I've invested in some new equipment more specific to video including a camcorder. As good as the video is becoming on DSLRs, they are still made for photography first and require some cumbersome rigs and extra audio equipment as mentioned to get the most out of them.
Some of you also getting into video might actually find the camcorder worth a look, the Sony NEX VG30. It's almost a DSLR/video hybrid. It can do both and offers the benefits of interchangeable lenses like DSLRs but in a camcorder body with video being the primary focus.
I actually started video back in HS. Got back into it in 2010 when I purchased the 7D. I never had one intention to do photography at all, but when I was shooting video, I took pictures and well, it went from there.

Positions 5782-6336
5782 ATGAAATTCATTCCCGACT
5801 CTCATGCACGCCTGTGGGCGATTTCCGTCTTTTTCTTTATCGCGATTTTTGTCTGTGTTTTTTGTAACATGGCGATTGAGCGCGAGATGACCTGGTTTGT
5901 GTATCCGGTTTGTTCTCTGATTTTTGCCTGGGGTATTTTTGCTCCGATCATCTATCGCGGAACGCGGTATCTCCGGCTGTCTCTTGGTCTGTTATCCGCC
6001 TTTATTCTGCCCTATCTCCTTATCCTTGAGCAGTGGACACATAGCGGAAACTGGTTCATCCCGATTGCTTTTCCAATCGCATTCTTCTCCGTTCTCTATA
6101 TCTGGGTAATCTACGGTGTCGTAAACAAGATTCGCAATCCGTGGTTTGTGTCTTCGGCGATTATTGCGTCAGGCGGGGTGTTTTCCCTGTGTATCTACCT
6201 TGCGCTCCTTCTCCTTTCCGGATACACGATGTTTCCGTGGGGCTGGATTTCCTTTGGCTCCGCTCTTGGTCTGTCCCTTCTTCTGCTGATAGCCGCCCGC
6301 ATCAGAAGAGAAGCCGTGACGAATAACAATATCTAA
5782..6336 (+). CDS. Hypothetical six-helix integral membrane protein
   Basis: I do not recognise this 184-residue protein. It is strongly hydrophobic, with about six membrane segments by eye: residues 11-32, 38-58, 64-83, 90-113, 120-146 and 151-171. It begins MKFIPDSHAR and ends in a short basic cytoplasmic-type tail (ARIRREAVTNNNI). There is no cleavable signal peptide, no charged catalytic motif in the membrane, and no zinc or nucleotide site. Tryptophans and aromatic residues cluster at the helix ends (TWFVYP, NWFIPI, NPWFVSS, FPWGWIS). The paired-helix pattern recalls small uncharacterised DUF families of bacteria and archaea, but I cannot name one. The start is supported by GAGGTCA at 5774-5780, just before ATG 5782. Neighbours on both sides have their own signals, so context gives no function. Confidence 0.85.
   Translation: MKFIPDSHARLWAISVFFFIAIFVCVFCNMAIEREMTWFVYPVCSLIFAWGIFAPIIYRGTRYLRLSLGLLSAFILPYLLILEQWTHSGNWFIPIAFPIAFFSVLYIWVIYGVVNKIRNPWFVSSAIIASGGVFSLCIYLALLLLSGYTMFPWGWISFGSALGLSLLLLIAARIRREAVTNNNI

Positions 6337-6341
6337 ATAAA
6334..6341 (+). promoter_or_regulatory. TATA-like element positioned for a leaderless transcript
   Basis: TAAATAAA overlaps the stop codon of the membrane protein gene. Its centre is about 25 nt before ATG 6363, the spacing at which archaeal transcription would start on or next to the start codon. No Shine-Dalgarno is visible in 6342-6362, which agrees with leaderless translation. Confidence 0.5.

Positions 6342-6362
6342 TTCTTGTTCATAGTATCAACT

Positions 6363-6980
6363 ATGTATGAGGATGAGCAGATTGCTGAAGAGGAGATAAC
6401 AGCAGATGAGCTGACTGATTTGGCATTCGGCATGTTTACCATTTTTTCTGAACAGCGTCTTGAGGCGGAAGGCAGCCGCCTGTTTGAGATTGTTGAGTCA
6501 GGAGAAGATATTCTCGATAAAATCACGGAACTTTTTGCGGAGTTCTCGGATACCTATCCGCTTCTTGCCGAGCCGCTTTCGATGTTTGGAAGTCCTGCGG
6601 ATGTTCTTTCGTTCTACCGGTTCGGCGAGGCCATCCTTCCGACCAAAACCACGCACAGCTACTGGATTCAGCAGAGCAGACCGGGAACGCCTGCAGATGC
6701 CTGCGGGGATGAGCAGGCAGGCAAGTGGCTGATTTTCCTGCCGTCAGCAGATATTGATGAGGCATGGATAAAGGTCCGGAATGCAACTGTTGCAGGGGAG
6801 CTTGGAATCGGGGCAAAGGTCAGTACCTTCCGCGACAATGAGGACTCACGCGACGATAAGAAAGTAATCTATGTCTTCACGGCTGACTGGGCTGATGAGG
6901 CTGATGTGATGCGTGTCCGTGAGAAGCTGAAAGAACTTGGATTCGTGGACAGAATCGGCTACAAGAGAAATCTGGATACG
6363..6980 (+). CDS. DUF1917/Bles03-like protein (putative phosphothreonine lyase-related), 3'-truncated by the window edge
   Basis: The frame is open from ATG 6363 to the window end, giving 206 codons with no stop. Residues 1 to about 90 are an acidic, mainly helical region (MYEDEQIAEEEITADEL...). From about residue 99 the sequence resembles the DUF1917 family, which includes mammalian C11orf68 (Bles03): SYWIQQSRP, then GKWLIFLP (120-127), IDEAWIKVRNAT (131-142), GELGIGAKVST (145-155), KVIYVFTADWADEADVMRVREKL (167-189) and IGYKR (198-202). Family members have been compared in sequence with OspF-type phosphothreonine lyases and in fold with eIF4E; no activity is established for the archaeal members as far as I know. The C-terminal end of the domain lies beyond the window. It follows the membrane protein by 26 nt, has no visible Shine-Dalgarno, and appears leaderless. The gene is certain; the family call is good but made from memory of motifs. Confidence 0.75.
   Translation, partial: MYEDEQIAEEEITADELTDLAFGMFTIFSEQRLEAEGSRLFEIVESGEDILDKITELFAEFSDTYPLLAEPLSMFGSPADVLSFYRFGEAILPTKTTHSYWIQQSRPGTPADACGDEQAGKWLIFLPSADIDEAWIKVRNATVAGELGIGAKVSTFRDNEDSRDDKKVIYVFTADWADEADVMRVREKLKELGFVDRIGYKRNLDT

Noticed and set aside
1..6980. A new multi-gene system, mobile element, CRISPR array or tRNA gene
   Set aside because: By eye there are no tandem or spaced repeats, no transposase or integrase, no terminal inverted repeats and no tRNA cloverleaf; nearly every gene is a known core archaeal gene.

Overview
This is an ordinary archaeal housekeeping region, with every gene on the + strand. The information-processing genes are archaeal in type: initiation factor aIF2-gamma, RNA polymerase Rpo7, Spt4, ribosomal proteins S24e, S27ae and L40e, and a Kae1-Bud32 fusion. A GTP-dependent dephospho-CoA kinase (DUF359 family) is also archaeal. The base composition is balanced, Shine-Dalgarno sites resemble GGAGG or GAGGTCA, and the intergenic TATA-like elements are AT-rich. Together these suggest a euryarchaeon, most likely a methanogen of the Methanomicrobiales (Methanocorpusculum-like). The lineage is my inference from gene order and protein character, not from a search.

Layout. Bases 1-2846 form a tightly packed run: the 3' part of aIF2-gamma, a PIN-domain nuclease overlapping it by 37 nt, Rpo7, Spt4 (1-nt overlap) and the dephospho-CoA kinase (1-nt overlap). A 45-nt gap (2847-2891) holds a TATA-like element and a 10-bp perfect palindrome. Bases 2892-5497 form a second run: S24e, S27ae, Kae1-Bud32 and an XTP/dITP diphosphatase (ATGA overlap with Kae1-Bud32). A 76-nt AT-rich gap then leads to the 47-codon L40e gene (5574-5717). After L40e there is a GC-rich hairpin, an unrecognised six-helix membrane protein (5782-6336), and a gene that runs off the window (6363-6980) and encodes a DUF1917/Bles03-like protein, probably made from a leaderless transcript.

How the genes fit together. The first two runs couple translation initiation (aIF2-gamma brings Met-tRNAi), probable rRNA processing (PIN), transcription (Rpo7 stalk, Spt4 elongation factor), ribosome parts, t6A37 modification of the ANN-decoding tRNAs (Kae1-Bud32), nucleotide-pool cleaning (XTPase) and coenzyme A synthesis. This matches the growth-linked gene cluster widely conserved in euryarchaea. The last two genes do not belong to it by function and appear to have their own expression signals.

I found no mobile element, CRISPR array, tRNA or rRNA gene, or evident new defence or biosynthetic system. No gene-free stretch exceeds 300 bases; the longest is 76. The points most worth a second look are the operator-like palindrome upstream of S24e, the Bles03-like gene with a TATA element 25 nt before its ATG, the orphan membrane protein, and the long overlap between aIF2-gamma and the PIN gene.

Tips I would say is learn the camera. Learn your framing, shots, and get your own style. Look at who is the best and take bits and pieces from them. Study film. That's what I do. I mainly shoot rap videos and I don't pay attention to rap videos, I watch movies and tv shows to learn and get better.
Andrew Thomas Evans wrote: What I personally find is a lot of photographers try video, and fail at it - or at least fail when they aren't showing it to their facebook friends. I think a lot are trying too much or trying something that is beyond their skill set. Along with that I find a lot of these videos to be a bit too long, poorly edited, poorly directed, and not refined.
What's happening is the same thing that happened when dSLRs started becoming affordable: people got lazy. They found a "video" button on their camera and decided that that must be enough.